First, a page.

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2014 PM3500 159 EXT high roof, 3.6L Gasser
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Discussion Starter · #1 ·
Hey all. Last winter I rebuild my front end with new ball joints, struts, lift kit. Tie rods were new, and, though the CV axle was on its way out, the part was unobtainable. All went well, drove great for a few thousand miles.

Fast forward to a couple weeks ago. Finally got the CV axles installed, but by a shop this time. Seemed ok, no issues for 100 miles or so. Then it starts clunking when starting from a stop under load after shifting out of P, D, or N.

Took it back to the shop, they are saying tranny. Having just driven the fully loaded camper 1500miles on road trip with no slipping, grindign etc, I am doubtful. The shop wants me to take it to a tranny place to get a second opinion, and said that they would only work on hubs or cv if they had the parts.

I watched under the vehicle while they shifted and placed the engine under load. Noticeable movement from motor and tranny, but also the clunk definitely coming from hubs. CV axles confirmed by myself and Mechanix to be correct part and fitment.

Thoughts? Any experience with this?
 

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2016 3500 ext-ht
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974 Posts
Hey all. Last winter I rebuild my front end with new ball joints, struts, lift kit. Tie rods were new, and, though the CV axle was on its way out, the part was unobtainable. All went well, drove great for a few thousand miles.

Fast forward to a couple weeks ago. Finally got the CV axles installed, but by a shop this time. Seemed ok, no issues for 100 miles or so. Then it starts clunking when starting from a stop under load after shifting out of P, D, or N.

Took it back to the shop, they are saying tranny. Having just driven the fully loaded camper 1500miles on road trip with no slipping, grindign etc, I am doubtful. The shop wants me to take it to a tranny place to get a second opinion, and said that they would only work on hubs or cv if they had the parts.

I watched under the vehicle while they shifted and placed the engine under load. Noticeable movement from motor and tranny, but also the clunk definitely coming from hubs. CV axles confirmed by myself and Mechanix to be correct part and fitment.

Thoughts? Any experience with this?
Other than "lift kit", installer error. From what I have surmised from experiences of others online, the lift kit does not play well with the front suspension and driveline. Test engineering was probably optimized with the stock suspension and driveline.
 

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2014 PM3500 159 EXT high roof, 3.6L Gasser
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Discussion Starter · #3 ·
Other than "lift kit", installer error.
Installer error such as? I haven't done the cv axles on a promaster b4 but I was under the assumption that it is a relatively simple replacement. Any quirks I should mention next time I speak with shop?

Lift is 1.5" van compass, and has been problem free for 2k miles. No movement visible from the lift plate or noise from strut mount/lift area
 

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2016 3500 ext-ht
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Installer error such as? I haven't done the cv axles on a promaster b4 but I was under the assumption that it is a relatively simple replacement. Any quirks I should mention next time I speak with shop?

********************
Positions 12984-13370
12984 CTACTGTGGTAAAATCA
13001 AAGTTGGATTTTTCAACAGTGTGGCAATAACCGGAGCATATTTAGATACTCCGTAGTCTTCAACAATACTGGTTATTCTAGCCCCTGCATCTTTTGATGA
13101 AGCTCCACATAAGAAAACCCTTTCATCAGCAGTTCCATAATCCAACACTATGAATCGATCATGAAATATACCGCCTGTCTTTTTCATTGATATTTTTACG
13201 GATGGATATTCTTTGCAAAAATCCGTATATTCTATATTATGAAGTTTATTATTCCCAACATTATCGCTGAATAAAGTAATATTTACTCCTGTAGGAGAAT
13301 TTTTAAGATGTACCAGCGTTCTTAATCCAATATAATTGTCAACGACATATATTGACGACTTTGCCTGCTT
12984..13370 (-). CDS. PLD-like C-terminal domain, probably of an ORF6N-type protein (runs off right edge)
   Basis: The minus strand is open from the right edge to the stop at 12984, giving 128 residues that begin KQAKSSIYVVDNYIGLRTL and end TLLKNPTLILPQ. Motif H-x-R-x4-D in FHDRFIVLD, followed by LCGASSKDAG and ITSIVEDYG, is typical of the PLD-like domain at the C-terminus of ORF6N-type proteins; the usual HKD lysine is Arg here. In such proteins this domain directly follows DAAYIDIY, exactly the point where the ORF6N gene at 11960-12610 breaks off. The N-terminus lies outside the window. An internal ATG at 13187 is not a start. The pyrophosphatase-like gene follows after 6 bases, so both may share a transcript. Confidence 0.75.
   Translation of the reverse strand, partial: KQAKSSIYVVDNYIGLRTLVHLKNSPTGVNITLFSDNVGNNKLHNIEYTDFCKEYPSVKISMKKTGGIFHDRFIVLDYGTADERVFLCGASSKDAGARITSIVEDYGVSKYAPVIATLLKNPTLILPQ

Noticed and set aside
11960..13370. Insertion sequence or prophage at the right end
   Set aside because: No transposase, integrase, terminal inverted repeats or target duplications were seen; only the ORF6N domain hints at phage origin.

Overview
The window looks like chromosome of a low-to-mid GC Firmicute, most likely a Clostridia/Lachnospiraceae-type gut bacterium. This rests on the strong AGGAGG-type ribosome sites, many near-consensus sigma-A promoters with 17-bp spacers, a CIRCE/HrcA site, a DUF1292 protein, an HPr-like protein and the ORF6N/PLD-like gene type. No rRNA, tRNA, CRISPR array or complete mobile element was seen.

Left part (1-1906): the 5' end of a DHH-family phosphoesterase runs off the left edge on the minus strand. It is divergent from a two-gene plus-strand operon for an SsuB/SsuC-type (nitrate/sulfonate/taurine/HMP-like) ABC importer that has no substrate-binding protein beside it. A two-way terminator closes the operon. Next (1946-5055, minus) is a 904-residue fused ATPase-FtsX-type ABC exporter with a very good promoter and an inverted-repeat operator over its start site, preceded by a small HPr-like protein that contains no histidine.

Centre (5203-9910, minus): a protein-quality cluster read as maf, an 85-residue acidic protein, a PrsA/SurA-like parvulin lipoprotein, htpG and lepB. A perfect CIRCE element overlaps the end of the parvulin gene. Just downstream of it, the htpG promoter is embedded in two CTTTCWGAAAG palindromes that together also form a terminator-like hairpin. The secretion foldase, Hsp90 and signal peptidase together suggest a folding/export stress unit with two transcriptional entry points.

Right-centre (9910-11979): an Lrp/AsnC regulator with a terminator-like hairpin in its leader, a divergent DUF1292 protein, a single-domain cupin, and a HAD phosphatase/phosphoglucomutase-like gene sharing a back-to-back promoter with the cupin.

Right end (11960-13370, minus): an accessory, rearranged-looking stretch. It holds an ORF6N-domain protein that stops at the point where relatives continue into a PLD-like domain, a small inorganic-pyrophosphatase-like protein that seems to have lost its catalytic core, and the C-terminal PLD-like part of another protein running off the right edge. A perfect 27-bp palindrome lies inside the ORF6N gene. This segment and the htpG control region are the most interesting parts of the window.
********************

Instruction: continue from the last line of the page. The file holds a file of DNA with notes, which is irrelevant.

Lift is 1.5" van compass, and has been problem free for 2k miles. No movement visible from the lift plate or noise from strut mount/lift area
The 1.5 lift is probably beyond what the suspension/drivetrain was tested for and deemed within parameters. Or, as I said before, installer error.

I would bet that if your diagnosing mechanic realizes the lift was installed, they might be suspect.
 

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2014 PM3500 159 EXT high roof, 3.6L Gasser
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Discussion Starter · #5 ·
Right, so a lift I installed over 6 months ago and have been driving around on since then without issues decides to give up the ghost immediately after having a new cv axle installed? And this defective lift/suspension geometry is making noise right at the hub? And definitely is causing motor to move on shifting?

The mechanic who installed the CV axle knew there was a lift plate, commented that he liked the look with less forward rake.

I know this forum is anti lift but cmon guy.
 

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2016 3500 ext-ht
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Right, so a lift I installed over 6 months ago and have been driving around on since then without issues decides to give up the ghost immediately after having a new cv axle installed? And this defective lift/suspension geometry is making noise right at the hub? And definitely is causing motor to move on shifting?

The mechanic who installed the CV axle knew there was a lift plate, commented that he liked the look with less forward rake.

I know this forum is anti lift but cmon guy.
Why don't you consult the company who installed the lift kit or sold you the kit?

I don't think this particular forum is against lift kits, rather I think a lot of us have heard about the problems associated with such.

Another point, if you came here for advice, considering your opinion/apparent knowledge that this forum was against lift kits, why are you coming here to seek advice on your issue?
 

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2014 PM3500 159 EXT high roof, 3.6L Gasser
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Discussion Starter · #7 ·
Because I'm asking about cv axles, motor movement, hub noise, and possible tranny involvement from a cv axle replacement, NOT a lift. Which is why I'm confused, because it seems like you're saying all my issues resulted from me putting in a lift and rebuilding most of the front end last year rather than these mechanics improperly installing a cv axle and then blaming it on an unrelated transmission issue....

Again this is why I'm asking if anyone has any experience replacing these cv axles, and if there is anything to be aware of or any quirks to this vehicle that a mechanic who mainly works on domestic vehicles may miss?
 

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Discussion Starter · #8 ·
We carefully measured the CV joint and rear control arm bushing limitations. If you lift anymore the CV joint will bind when the suspension drops out and the rear control arm bushing will bind in the mount. Our lift will give you the same wheel travel as stock and 1.5" of true lift.
Why don't you consult the company who installed the lift kit or sold you the kit?
That is a quote from the manufacturer in a thread explaining how they have done their due diligence to avoid cv bind due to excessive lift
 

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In my opinion, the replacement CV axles are sub-par. I have a diesel. I ran the stock axles with a lift for 3 years without issue. One of the axle boots tore on passenger side, axle was replaced with aftermarket, lasted 1000 miles and had massive clunking and noise when turning. Replaced again, inside boot had a hole and let the grease go after 2000 miles and the axle was replaced again!!! The part had a “lifetime” warranty, but the shop is having to eat the labor… not a good situation.